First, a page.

The webcomic Let’s Be Friends Again started a little less than a year ago, but has already received a lot of positive acclaim from fans and critics alike. The strip’s creators, Curt Franklin and Chris Haley, are friends. Their comic characters hilariously lampoon the top names in the industry, so it’s no mystery why they’ve gained such a large fanbase since their debut just ten months ago. With their first collected volume ready to head to press, they found time in their busy schedule to converse with Fandomania.
So what is the premise of Let’s Be Friends Again, and who originally thought of the idea?
Curt: The cheesecloth-thin premise is two people talking about, thinking about, and trying to make comics. It’s the laziest thing we could’ve done but it’s turned out alright so far. Plus we’re pretty into ourselves so there’s that whole angle to it.
It’s a premise that allows for us to do pretty much anything we want in terms of comics commentary and explain it away as “Oh, that’s the Chris and Curt of the comic’s idea on how to do ‘x’.”
It also allows us to distance ourselves if we say something stupid, like “Hey, don’t get mad at us, that’s fictional Chris and Curt who said that.”
Chris: It is highly likely that it was all Curt’s idea, but in his/our defense we didn’t know it was going to turn into a thing we’d be working on everyday when we started that first mini-comic.
You’ve both mentioned comics creator Joel Priddy several times on the LBFA blog. How did you meet him, and what has he done to influence and help your work?
Chris: I’m not sure where I first came across Joel’s work, but when I did, I immediately had to try to find out more about him and came across his old blog. From his blog I was shocked to find out he lived in Memphis too. I left him a really fanboy-ish comment about how amazing that was to me and how great he was, and (to my surprise) from that he invited me to come hang out with him and some other cartoonist. Friendship ensued from there.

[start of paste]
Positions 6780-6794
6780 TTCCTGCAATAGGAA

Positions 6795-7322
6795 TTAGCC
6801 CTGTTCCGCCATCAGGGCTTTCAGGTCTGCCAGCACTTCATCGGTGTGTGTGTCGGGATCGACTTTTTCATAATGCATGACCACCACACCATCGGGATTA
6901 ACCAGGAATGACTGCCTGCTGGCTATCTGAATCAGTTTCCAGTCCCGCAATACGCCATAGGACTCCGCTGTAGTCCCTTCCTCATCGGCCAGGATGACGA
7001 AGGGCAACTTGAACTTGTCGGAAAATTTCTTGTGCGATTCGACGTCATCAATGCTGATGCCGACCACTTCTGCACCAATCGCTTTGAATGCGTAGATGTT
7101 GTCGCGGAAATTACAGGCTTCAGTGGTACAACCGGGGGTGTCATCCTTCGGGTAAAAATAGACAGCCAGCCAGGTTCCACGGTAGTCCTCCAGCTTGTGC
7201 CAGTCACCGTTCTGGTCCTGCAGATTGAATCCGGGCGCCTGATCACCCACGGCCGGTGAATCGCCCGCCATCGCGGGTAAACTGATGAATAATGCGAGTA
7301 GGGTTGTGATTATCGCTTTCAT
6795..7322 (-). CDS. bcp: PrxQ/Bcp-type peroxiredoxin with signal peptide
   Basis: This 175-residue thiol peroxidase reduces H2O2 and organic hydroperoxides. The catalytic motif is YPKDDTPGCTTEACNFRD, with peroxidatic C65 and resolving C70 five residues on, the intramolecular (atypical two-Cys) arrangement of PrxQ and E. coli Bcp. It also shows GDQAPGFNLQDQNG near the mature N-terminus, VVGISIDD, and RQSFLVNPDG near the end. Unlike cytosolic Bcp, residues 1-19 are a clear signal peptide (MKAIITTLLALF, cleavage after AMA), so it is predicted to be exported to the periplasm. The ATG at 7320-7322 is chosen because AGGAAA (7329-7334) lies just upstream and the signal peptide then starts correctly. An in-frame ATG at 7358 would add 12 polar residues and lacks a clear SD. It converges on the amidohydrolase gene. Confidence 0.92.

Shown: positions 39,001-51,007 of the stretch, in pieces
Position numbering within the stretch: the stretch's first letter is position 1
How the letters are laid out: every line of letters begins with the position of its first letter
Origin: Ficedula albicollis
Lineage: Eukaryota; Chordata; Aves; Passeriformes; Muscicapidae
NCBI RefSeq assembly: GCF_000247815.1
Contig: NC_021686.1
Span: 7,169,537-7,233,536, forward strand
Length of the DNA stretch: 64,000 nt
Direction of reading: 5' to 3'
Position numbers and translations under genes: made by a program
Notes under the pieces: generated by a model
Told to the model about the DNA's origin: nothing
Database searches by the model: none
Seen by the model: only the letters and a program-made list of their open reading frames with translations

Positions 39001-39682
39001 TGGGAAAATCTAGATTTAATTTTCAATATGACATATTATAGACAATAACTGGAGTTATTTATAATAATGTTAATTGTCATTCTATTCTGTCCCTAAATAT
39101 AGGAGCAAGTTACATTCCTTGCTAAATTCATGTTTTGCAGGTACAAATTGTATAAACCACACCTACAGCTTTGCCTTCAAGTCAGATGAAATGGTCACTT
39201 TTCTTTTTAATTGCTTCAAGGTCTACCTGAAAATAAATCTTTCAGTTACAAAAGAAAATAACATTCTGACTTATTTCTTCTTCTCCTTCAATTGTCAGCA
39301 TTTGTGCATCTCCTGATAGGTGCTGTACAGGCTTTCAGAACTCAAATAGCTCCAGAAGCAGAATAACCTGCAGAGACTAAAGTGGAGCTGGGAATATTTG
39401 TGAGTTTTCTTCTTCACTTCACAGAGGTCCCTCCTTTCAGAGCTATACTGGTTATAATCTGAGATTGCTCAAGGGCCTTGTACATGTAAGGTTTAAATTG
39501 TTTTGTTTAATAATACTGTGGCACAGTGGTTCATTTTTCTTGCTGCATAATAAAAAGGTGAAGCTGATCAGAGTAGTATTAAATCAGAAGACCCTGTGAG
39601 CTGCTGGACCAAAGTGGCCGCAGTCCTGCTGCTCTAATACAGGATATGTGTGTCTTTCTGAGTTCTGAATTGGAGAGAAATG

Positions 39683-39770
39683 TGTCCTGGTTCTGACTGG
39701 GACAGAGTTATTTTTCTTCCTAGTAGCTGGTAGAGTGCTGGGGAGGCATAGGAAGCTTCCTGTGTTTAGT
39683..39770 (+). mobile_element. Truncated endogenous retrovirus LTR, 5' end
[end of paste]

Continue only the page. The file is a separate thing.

Curt: Joel is just a great resource to have as he provides a wizened old pro’s ear for us to yell into despite the chirping protests of his hearing aid. He’s always willing to give us advice, aid, and reassurance. We appreciate everything he’s done for us and when the time comes to euthanize the elderly we will make sure he goes to one of the peaceful Obama death camps.
There are few people interested in comics in Memphis, as most of the artistic community deal with finer arts. Joel used to put together Sunday comic meetups for people interested in comics. I am nothing close to an artist. I see five-year-olds drawing pictures of the weather in the newspaper who can draw better than I can. But he let me come along with Chris just because I had an interest. So he’s also a charity worker.
In your comic you have ridiculed top names in the industry including Geoff Johns, Brian Michael Bendis, Jeph Loeb, and Rob Liefeld. Are there any artists or writers that you actually like enough to not deride?
Curt: We like most of those guys. Well, Geoff Johns and Bendis at least. Not speaking for Chris, but there are some stories they’ve written that I haven’t liked and poking fun at some of their work reflects the kind of intimate knowledge of their quirks and foibles that you only get from reading a buttload of their comics.. It’s funny, growing up in the 90s comics era I’ve probably amassed more Liefeld and Loeb comics than I’d care to admit, so somewhere, subconsciously, it’s like I’ve been training myself to make fun of them since my early teens.
Chris: Yeah, all of our fun poking is generally coming from a place of endearment. Even if I’m not interested in reading Rob Liefeld’s Barack & Badrock: The Youngbloodz!!!!! that doesn’t mean I didn’t still buy that big hardcover special edition of the old Youngblood comics they released a little while back, because I loved those when I was a kid. Even if Ultimatum was one of the worst things I’ve ever read, it doesn’t mean I love Superman For All Seasons any less. Does that make sense? Same deal with Johns, but in reverse. I’ve loved all his Superman and Flash and Green Lantern stuff a lot, but it didn’t make reading those Stars & S.T.R.I.P.E. trades any more tolerable, no matter how much I wanted to like them. I think we just try to call things like we see them. We’re not out to get anybody, and we’re well aware that if we ever make it onto enough people’s radars there will be people waiting to make fun of us.